After falling in love with an American who was visiting in Sydney, Aussie blues singer Freya Wilcox decided that it was time to leave Brisbane, Queensland and venture halfway around the world to New York City to pursue her heart as well as her dreams. It wasn’t long after arriving that she found a place on various small stages around the five boroughs, a far cry from the dirty stoops where she performed for roughneck Australian miners. It was on one of those stages at The Ding Dong Lounge in Manhattan that friends Craig Shay and CJ Dunaieff from Long Island first saw, and more importantly first heard, Freya. They instantly knew that she had a unique sound that lends itself to punk and approached her after the set. From that chance encounter, Freya Wilcox and the Howl was born.
Fate has a funny way of intervening just when it’s needed. Female fronted bands are on the uptick and most of them are in a similar vein. Not that it’s bad, but it’s always refreshing when something slightly askew comes along. The band’s debut EP, Bareknuckle Love, melds blues, country and punk all together in equal parts. It really is genius how they have kept the balance in line, so much so that the end product is something totally different and miles away from the genres it takes from. The album has the raw, unproduced sound that you don’t normally hear from traditional studio recordings. You can hear it in the drums throughout, but it’s most apparent in opening track “Bury Me”. The fact that it’s a three piece is perfect too. It leaves Freya’s surly, aggressive vocals nowhere to hide. Her sound has been likened to fellow Aussie Brody Dalle. I can hear it in spots, but overall it’s much softer. I wouldn’t say it’s delicate, but definitely not as savage as Dalle. More like a grittier Janis Joplin. It’s not just her voice that stands out either, she’s been playing guitar ever since her mom finally caved and bought her one after years of begging every time they drove past the local music store as a toddler. The guitar riffs have an unmistakable country twang that weaves effortlessly between the rock and blues. The distinct sound is showcased in “Easier To Lie” which sounds like it could’ve competed with Johnny Cash for the top of the country charts in the 1960’s.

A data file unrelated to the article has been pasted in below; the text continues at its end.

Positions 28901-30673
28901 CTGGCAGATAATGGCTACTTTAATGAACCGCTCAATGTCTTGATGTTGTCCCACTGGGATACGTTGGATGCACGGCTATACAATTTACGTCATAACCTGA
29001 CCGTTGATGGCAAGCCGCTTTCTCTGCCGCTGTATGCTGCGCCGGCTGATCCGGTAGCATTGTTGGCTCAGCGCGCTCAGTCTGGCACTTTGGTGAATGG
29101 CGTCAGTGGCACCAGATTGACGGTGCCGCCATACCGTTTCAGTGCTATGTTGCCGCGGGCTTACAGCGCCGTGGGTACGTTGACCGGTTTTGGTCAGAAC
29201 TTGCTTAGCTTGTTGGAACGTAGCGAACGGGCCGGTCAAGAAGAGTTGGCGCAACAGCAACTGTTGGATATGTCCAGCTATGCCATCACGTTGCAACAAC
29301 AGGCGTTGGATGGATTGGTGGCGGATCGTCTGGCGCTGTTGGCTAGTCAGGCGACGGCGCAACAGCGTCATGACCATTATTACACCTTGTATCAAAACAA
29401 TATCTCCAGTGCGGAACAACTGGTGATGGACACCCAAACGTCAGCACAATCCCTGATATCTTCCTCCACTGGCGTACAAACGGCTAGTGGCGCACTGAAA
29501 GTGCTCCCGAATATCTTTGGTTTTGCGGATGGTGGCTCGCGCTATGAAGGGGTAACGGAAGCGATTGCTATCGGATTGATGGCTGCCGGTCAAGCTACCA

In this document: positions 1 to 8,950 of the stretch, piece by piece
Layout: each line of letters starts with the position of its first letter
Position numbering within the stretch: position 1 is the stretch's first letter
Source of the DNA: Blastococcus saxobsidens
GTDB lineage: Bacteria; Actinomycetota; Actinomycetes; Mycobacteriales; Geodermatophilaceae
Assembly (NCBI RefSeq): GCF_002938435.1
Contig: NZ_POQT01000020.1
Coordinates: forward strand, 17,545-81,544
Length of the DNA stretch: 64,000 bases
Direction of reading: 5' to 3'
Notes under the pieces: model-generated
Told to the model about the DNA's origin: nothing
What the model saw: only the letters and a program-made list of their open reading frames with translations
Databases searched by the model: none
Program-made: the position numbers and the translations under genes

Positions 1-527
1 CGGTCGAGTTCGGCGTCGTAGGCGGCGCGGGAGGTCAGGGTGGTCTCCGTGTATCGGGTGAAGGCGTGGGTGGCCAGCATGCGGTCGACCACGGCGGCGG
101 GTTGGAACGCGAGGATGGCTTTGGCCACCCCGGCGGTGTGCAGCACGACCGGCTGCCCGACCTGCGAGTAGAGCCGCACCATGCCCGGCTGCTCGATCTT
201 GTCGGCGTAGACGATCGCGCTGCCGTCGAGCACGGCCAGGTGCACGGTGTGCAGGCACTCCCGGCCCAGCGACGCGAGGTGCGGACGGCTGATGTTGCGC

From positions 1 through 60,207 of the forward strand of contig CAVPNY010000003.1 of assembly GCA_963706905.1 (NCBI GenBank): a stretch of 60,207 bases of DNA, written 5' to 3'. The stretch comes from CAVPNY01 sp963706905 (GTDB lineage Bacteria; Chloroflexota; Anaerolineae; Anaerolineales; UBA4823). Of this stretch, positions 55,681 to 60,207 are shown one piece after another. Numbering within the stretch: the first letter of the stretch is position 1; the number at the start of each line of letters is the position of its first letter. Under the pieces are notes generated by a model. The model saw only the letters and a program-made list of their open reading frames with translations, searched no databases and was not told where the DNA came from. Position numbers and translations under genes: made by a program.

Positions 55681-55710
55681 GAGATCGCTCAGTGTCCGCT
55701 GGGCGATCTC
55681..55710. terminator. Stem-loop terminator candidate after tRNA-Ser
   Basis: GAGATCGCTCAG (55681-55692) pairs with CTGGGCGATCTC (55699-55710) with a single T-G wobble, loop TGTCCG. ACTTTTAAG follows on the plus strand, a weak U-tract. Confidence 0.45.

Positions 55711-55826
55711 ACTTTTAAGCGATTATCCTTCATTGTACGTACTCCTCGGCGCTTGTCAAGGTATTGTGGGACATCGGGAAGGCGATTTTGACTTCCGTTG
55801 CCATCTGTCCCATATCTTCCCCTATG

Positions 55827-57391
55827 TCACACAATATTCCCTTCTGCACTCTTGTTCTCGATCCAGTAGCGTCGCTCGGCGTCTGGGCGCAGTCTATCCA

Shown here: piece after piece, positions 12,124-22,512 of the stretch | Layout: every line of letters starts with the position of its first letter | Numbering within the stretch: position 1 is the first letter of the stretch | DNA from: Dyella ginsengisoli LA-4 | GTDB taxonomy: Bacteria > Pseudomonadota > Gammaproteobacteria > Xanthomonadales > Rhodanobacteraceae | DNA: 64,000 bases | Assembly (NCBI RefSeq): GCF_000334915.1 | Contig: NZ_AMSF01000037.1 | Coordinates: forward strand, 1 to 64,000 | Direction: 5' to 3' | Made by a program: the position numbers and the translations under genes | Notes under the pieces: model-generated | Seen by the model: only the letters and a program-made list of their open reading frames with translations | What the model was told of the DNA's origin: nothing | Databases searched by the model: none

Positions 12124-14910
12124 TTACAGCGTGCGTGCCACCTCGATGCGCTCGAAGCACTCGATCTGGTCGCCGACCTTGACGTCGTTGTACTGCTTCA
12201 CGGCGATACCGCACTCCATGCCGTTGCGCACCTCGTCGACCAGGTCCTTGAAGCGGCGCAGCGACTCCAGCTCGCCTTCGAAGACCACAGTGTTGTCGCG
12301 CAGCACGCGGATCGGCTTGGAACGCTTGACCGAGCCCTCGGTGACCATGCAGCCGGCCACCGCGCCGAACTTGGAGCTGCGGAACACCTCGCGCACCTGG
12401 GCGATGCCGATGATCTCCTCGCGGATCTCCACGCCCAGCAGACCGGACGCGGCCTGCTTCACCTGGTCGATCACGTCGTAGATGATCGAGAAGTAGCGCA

The overall tone of the album is fast, raw and unpolished. The one exception is “Dirty Song” which is definitely the song with the most blues influence. Sullen, hollow and winding. Slowly building up to a crashing chorus. I think they probably describe themselves perfectly through what they list as their influences: “Filthy blues, vintage punk and fever dreams.” I don’t know that I can say it any better. It’s exactly what your brain is subconsciously categorizing it as in head from. It takes you a second for it to set in because you don’t have a point of reference, but eventually you wrap your head around it. That aspect is exactly what is going to take these guys farther than just the damp, dive bars in NYC and sure as hell farther than a dusty stoop in Queensland.
3.5 / 5